A remainder interest refers to an individual with an interest in an estate in the future. Such interest may be held in a trust that can only be accessed after a certain time period has passed, or an age has been reached. A party that holds a remainder interest is typically a family member of a party that owns real property. Upon the death of the originally owning party, the remainder interest will be granted the rights to the property.
Case Law As It Relates to Remainder Interest
Case Review: Osborne v. Osborne (1954)
The case, Osborne v. Osborne (1954) 42 Cal.2d 358., involved the son of a deceased father bringing legal action to quiet title to real property.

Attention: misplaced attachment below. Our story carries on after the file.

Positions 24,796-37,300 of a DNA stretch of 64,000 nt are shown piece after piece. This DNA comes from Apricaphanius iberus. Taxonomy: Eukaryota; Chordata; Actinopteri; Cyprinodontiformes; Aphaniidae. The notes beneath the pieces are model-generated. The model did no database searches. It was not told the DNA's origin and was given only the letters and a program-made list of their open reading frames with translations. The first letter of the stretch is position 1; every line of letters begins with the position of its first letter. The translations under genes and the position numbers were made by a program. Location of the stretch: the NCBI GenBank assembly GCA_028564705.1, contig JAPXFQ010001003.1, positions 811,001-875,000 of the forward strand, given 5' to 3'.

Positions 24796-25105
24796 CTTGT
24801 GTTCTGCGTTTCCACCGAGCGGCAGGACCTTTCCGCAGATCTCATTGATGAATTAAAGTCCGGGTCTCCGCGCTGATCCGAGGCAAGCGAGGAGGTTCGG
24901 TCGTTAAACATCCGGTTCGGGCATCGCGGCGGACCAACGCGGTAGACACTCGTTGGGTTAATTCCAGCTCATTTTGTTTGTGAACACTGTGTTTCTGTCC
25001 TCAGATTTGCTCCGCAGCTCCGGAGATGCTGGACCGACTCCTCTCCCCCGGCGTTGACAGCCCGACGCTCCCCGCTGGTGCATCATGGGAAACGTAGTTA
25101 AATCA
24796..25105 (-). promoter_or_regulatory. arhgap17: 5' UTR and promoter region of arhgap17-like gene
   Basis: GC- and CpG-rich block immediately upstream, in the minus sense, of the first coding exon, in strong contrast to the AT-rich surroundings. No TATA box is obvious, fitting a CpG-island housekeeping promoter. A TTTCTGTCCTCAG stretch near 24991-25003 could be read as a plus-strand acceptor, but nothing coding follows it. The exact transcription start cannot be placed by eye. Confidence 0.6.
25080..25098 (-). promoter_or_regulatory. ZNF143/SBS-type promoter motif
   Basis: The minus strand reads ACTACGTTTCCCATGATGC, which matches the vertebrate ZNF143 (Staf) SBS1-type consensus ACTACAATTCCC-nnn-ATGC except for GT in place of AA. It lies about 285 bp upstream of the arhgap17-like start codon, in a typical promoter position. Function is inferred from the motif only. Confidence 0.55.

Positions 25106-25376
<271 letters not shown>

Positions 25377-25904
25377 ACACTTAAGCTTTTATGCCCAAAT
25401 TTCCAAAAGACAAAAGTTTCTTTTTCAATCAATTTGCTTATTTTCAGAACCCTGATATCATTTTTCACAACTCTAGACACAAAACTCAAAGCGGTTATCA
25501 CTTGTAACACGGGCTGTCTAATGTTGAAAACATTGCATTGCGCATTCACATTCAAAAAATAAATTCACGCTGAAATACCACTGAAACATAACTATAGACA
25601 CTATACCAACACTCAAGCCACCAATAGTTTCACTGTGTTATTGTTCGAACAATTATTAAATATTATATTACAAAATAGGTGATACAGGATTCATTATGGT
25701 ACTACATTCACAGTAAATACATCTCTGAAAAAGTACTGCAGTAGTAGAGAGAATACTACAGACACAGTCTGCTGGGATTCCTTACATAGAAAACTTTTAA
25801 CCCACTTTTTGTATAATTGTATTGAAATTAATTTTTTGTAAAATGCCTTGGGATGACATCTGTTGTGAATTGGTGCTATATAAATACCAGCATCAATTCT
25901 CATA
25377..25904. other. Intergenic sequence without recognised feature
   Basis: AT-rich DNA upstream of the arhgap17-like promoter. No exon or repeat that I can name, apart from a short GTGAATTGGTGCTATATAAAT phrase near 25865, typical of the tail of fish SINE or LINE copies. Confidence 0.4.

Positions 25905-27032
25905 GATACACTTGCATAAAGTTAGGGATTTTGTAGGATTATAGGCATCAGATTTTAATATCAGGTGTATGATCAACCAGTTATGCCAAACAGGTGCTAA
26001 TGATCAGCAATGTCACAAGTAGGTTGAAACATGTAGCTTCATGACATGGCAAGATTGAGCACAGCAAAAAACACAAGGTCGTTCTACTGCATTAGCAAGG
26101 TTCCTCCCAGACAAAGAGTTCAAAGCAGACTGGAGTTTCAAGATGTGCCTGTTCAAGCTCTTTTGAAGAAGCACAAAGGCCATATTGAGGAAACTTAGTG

Merinoeth Osborne and his father, Thomas, drew up a deed provision that stated that Merinoeth would receive the real property called Lot 97 upon Thomas’ death. However, when Thomas died, Merinoeth’s stepmother, Louise Osborne, claimed the property belonged to her. Both Merinoeth and Louise filed for a quiet title on Lot 97.
The lower court’s ruling initially denied both parties’ requests for title to be quieted. However, the appellate court contended that because the deed for Lot 97 stipulated that it would transfer to Merinoeth upon Thomas’ death, Merinoeth had a remainder interest in the property. The court ruled in favor of Merinoeth.